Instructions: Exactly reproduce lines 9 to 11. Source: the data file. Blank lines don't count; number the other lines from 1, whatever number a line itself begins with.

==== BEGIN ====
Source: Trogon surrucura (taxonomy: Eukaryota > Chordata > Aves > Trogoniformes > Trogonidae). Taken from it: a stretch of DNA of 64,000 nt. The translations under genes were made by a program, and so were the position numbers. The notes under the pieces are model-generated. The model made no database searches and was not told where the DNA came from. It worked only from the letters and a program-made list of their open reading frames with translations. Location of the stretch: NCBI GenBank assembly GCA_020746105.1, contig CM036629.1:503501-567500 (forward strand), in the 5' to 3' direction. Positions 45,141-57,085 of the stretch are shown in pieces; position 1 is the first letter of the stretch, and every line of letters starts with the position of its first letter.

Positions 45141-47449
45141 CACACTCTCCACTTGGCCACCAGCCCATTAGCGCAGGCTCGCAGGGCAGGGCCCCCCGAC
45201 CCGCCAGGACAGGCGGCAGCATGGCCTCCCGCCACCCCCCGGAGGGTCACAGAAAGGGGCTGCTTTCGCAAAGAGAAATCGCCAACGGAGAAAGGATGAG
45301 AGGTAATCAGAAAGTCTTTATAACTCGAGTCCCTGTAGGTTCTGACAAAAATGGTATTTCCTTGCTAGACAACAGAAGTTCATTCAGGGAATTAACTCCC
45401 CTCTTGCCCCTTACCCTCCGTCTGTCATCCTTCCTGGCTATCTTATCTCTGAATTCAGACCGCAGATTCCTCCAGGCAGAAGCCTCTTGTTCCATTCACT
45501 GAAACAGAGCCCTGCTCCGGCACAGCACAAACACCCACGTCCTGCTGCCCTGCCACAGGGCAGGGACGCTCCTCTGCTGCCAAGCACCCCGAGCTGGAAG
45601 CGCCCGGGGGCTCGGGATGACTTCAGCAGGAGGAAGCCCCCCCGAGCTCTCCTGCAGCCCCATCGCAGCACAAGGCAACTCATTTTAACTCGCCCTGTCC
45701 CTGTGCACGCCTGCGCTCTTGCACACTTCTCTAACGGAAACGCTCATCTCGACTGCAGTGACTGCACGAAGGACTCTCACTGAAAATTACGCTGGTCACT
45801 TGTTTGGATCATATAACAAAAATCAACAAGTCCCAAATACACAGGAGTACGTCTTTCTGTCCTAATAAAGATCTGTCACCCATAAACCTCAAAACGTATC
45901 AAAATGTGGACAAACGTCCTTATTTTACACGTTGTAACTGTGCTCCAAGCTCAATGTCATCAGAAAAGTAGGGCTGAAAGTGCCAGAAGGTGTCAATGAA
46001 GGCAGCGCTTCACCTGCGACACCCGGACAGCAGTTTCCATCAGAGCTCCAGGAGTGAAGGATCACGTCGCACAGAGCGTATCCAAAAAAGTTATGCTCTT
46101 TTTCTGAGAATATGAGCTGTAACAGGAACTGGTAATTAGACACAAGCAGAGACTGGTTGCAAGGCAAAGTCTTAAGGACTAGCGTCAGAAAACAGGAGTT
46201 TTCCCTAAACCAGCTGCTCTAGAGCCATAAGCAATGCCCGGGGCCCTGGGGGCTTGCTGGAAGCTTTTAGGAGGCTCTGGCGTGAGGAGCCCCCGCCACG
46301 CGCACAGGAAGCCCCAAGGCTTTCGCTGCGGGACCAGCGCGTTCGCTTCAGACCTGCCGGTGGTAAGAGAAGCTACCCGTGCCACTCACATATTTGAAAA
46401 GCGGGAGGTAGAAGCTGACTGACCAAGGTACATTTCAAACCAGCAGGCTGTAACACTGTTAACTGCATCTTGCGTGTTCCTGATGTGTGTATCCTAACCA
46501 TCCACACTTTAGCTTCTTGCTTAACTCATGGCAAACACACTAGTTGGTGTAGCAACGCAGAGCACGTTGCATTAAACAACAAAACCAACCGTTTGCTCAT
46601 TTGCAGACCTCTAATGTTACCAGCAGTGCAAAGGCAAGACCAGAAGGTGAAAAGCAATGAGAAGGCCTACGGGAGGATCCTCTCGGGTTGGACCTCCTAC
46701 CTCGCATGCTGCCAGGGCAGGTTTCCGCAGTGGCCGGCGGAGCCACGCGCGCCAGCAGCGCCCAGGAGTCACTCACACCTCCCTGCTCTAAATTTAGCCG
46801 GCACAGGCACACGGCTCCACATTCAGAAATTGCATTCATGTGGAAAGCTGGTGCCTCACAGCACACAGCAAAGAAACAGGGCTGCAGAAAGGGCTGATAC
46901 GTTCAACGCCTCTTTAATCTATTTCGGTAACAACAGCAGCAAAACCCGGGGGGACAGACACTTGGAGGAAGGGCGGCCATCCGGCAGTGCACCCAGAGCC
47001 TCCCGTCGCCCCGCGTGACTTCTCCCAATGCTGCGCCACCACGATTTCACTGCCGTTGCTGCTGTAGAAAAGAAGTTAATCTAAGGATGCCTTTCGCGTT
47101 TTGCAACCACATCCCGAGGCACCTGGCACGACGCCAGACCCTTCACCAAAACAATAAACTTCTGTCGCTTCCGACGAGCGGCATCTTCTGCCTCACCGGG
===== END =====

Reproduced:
45701 CTGTGCACGCCTGCGCTCTTGCACACTTCTCTAACGGAAACGCTCATCTCGACTGCAGTGACTGCACGAAGGACTCTCACTGAAAATTACGCTGGTCACT
45801 TGTTTGGATCATATAACAAAAATCAACAAGTCCCAAATACACAGGAGTACGTCTTTCTGTCCTAATAAAGATCTGTCACCCATAAACCTCAAAACGTATC
45901 AAAATGTGGACAAACGTCCTTATTTTACACGTTGTAACTGTGCTCCAAGCTCAATGTCATCAGAAAAGTAGGGCTGAAAGTGCCAGAAGGTGTCAATGAA